Note: This short story is actually the original storyline I was going to use for a novel about Gothel. After reading it and realizing that the original story is deeply problematic, I discarded it. So, here you go.
“Helena! Come inside, dear!” Mother is calling you, and judging from the heavenly scent wafting on the breeze, supper must be ready It’s been a year since Father died, but she always manages to have supper for the both of you, somehow.
“Coming, Mother!” you reply, brushing the grass off your skirt and running inside. Mother is standing by the fire, stirring the pot– rabbit stew, you’re certain of it. Hearing your footsteps, she turns around. Seized by that particular childhood joy at simply seeing her, you run into her arms and she holds you tight.
“You are the best Mother ever,” you tell her.
You sit by the bed, reading aloud from the Bible. Mother has been growing weaker by the day, and it gives you both a measure of comfort. You don’t really know how to read, of course, but you know all the stories, and holding that holy book makes you feel a little less as though your world isn’t crumbling faster than tinder on the evening fire.
“Daughter, you may stop now.” Mother’s voice is faint, and it frightens you. “I must tell you something. Soon, quite soon, I will be gone. You must find a new life. Find a good man to support you.”
You protest at once. “Mother, I am not giving up on you, and I am not yet sixteen–”
“Helena.” Mother’s voice is soft but firm, and you know you had best listen. “That fellow you have had your eye on… Archer, isn’t it? You think I don’t see. He will come to comfort you, and you must not be shy. Tell him you have no one, and you cannot go on. He will propose.” No sooner have you opened your mouth to argue than she hushes you again. “Do not complain for humility’s sake. It is the way things go. He is a good man, and you could do worse than settling down a bit early. Now, read me a story about the angels.”
Tears fill your eyes, and you cannot help but think that if you were truly reading, you would have to stop. As it is, Mother’s eyes are closed, you don’t need to see the book, and you can tell your story without worrying her. Her breathing is shallow and you know that sooner than you can bear to acknowledge, your entire world will shatter.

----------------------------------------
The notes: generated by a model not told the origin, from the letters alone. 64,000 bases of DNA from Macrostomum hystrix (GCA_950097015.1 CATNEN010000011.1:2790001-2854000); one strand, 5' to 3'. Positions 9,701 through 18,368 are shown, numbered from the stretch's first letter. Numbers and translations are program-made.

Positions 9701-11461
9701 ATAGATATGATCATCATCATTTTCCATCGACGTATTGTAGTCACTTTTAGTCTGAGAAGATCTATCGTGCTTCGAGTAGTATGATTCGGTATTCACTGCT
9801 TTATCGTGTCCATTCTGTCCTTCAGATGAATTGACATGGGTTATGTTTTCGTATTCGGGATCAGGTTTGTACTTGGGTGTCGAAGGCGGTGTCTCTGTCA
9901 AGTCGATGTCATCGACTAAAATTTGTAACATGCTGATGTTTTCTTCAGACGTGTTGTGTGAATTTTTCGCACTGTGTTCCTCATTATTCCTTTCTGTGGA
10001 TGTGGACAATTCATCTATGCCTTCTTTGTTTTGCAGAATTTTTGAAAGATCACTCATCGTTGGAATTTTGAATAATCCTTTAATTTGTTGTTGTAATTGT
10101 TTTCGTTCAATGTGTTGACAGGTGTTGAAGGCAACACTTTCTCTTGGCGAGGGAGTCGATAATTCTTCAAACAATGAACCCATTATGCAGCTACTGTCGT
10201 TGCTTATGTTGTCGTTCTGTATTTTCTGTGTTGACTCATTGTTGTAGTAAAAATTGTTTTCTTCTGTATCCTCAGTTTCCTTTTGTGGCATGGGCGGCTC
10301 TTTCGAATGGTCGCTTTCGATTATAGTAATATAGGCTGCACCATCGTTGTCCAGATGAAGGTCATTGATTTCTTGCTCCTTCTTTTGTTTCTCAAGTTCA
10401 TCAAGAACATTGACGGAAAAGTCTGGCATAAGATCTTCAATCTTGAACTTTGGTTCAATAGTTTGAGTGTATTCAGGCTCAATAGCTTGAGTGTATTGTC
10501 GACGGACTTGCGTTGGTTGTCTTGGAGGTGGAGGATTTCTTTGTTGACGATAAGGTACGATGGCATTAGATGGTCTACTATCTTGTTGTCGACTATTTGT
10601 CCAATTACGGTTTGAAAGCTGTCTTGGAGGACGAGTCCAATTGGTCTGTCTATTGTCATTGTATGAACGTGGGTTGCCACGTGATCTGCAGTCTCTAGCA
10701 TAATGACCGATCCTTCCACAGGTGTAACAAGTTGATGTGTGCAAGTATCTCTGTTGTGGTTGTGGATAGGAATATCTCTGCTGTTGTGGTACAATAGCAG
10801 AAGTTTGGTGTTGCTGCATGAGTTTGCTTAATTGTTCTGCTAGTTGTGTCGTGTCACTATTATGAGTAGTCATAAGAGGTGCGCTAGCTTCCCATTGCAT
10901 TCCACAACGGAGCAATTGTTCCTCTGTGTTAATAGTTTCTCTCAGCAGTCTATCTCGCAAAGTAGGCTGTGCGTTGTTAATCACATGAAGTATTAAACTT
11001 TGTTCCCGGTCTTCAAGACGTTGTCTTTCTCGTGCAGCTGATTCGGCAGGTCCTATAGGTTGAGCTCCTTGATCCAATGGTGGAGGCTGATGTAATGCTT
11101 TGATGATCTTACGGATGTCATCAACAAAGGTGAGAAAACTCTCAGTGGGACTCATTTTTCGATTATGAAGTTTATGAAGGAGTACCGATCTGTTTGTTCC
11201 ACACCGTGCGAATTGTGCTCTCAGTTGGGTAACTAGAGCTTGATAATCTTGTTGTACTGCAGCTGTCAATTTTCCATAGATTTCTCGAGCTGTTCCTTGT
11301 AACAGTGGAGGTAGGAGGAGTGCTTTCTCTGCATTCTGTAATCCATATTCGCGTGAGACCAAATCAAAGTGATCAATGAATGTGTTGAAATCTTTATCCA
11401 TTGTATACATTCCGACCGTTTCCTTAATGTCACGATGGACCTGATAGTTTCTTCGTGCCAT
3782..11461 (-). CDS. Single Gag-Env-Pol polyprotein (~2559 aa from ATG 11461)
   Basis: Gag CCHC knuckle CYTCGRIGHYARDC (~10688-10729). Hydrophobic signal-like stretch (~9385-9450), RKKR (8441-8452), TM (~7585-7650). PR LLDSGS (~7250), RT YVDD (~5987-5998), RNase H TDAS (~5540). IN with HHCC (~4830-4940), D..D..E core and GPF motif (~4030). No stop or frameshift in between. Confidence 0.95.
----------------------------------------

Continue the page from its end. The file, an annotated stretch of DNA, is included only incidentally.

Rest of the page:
You wipe away the tears– they won’t do you any good, and you’ll only muss the front of your best dress. Archer is waiting in the next room. It is time for the procession to the church, but you can’t bring yourself to go.
“Helena dear, smile. It’s your wedding day. Turn around, now.” Your best fried ties the blue ribbon around your waist and slips the veil over your face. ‘Thank the Lord for that,’ you think. Archer would be upset if he saw your face so stricken.
“Thank you, Alys,” you whisper, and you allow her to take hold of your arm and guide you through the door.
Archer is standing right there, and he takes your arm from Alys, leading you down the road to town. His steps are firm, his expression set somewhere between nervous and excited, but muted so as to display an air of surety. You know him well enough to realize that, and it gives you a measure of comfort to know him so well– it bodes well for your future together, you think, and you relax a bit.
The church comes into view all too soon, and you fear you’ll black out. You cling to Archer’s arm a little tighter, and he intuitively gives your hand a little squeeze. You look at him, and his eyes, while betraying nothing to the casual observer, are definitely a little apprehensive. Then he turns to you, and he definitely looks nervous now, but his eyes are shining with love, and you suddenly feel sure that it’ll all be okay.